Caroline: My father was a nuclear power-plant engineer and instilled in me, from a very young age, an appreciation for math and science. The early and continuous emphasis in these disciplines ensured that I never felt daunted by complexity—or my male classmates. I went on to study mechanical engineering at MIT, where I happily embraced both the light-filled design studio as well as the dark, underground machine shop full of drill presses, lathes and other heavy equipment. Here, only what you could design and build mattered.  

I’ve spent my entire life working in male-dominated industries and have found that the more experience you have being the only woman (and sometimes the only minority) in the room, the higher your comfort level…the more it doesn’t faze you. I’ve also been very lucky to have a number of mentors and sponsors who have served as amazing sounding boards and supporters at various transition points in my career.        

Data shows that female-employee presence is strongly correlated with female-leadership presence. As female representation in decision-making roles continues to increase, I believe more women will feel it possible for them to have a seat at the table, too. I hope women see me, and other leaders like me, in manufacturing-leadership roles and know that they, too, can be successful in this industry. 

Smart Industry: Global supply chains are certainly in flux. How will post-pandemic conditions affect this turbulence and what positives will come out of this period of supply chain disruption?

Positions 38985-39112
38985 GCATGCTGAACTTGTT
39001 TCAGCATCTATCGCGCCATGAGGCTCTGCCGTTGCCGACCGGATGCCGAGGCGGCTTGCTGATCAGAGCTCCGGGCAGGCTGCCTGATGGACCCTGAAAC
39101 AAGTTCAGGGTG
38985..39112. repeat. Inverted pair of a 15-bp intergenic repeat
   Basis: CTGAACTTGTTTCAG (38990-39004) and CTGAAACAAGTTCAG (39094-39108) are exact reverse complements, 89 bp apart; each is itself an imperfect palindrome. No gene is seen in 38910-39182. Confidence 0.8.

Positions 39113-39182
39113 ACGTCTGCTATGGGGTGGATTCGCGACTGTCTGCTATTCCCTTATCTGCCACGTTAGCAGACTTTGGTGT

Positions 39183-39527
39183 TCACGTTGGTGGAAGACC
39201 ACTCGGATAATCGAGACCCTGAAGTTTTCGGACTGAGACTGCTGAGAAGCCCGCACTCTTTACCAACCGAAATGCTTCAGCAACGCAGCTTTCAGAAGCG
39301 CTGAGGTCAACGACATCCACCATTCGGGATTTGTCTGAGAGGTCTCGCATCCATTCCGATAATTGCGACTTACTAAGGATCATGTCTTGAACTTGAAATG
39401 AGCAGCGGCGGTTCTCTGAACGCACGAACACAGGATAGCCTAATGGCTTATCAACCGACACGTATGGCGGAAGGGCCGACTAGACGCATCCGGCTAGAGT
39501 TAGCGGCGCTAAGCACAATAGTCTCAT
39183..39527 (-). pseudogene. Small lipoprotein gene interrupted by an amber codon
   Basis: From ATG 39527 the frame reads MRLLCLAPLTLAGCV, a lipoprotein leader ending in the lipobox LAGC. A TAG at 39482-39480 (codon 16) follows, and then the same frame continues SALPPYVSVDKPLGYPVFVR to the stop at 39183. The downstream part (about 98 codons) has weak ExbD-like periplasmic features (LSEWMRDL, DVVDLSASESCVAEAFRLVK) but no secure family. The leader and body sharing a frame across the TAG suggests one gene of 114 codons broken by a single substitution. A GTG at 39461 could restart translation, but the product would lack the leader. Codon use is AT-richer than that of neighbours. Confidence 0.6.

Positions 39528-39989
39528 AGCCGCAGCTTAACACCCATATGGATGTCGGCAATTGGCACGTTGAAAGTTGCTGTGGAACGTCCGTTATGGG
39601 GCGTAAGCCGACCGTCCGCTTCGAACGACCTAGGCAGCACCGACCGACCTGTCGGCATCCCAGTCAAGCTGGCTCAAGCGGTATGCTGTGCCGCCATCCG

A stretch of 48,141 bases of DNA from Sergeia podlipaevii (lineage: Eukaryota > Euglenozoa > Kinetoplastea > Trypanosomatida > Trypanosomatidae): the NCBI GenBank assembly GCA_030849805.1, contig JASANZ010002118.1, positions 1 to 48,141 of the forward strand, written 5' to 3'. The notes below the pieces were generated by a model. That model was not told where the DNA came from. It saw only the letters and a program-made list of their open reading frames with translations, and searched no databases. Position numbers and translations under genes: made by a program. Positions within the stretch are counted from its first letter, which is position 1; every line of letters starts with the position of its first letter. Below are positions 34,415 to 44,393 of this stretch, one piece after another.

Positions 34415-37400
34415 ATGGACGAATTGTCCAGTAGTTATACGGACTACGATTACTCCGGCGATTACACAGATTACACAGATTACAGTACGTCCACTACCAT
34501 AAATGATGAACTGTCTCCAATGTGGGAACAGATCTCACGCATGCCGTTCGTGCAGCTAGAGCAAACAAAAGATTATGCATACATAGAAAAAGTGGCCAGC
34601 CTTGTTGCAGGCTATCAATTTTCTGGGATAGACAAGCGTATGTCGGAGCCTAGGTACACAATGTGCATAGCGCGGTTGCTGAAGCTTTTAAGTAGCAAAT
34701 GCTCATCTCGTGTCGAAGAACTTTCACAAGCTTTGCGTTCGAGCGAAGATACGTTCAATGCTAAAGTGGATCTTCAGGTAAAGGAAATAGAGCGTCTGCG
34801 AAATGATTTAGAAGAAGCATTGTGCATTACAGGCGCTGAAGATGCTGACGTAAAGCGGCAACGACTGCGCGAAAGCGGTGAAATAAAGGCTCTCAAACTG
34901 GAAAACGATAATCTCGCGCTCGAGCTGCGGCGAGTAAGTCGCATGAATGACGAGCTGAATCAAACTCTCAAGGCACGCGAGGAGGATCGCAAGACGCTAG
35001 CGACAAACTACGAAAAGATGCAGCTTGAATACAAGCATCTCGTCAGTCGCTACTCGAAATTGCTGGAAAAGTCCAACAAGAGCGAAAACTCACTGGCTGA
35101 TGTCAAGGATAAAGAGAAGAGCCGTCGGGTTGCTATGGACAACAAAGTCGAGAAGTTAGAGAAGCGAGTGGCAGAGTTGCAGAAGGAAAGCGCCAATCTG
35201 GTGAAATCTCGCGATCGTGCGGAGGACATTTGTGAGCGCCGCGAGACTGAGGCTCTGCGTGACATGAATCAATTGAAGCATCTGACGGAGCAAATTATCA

Caroline: Having spent 13 years working abroad in China, I saw how many manufacturers (in particular, Western companies) embraced a “global supply chain” strategy. It was simply cheaper and easier to outsource their manufacturing and then ship finished goods to wherever their end customers might be. However, the COVID-19 pandemic, coupled with trade and transportation restrictions, created a major shock to the system. It showed us the fragility of global manufacturing and highlighted the growing importance of having a more distributed factory network with localized sourcing and production. 

The upside here is that manufacturers are now thinking much more critically about issues they haven’t dealt with in decades—how to reshore manufacturing, how to increase domestic production, how to speed up innovation, how to hire and train the right manufacturing talent in their home countries—all while not losing their competitive edge. 

Smart Industry: What most excites you about the near future of manufacturing?

Caroline: I’ve witnessed incredible transformations in both the high-tech and industrial-manufacturing realms, but while talk of Industry 4.0 and the “Factory of the Future” has been part of our lexicon for more than a decade, it has never quite seemed to fully materialize—until now.  

The potential of applying software-design principles, coupled with computer vision, machine learning, 3D simulation, and adaptive robotics, to solve these age-old problems is massive. Suddenly, factories become flexible, production becomes distributed, automation becomes intelligent, and manufacturing companies don’t need to choose between scale and agility. It’s an incredible prospect and we’re only just getting started.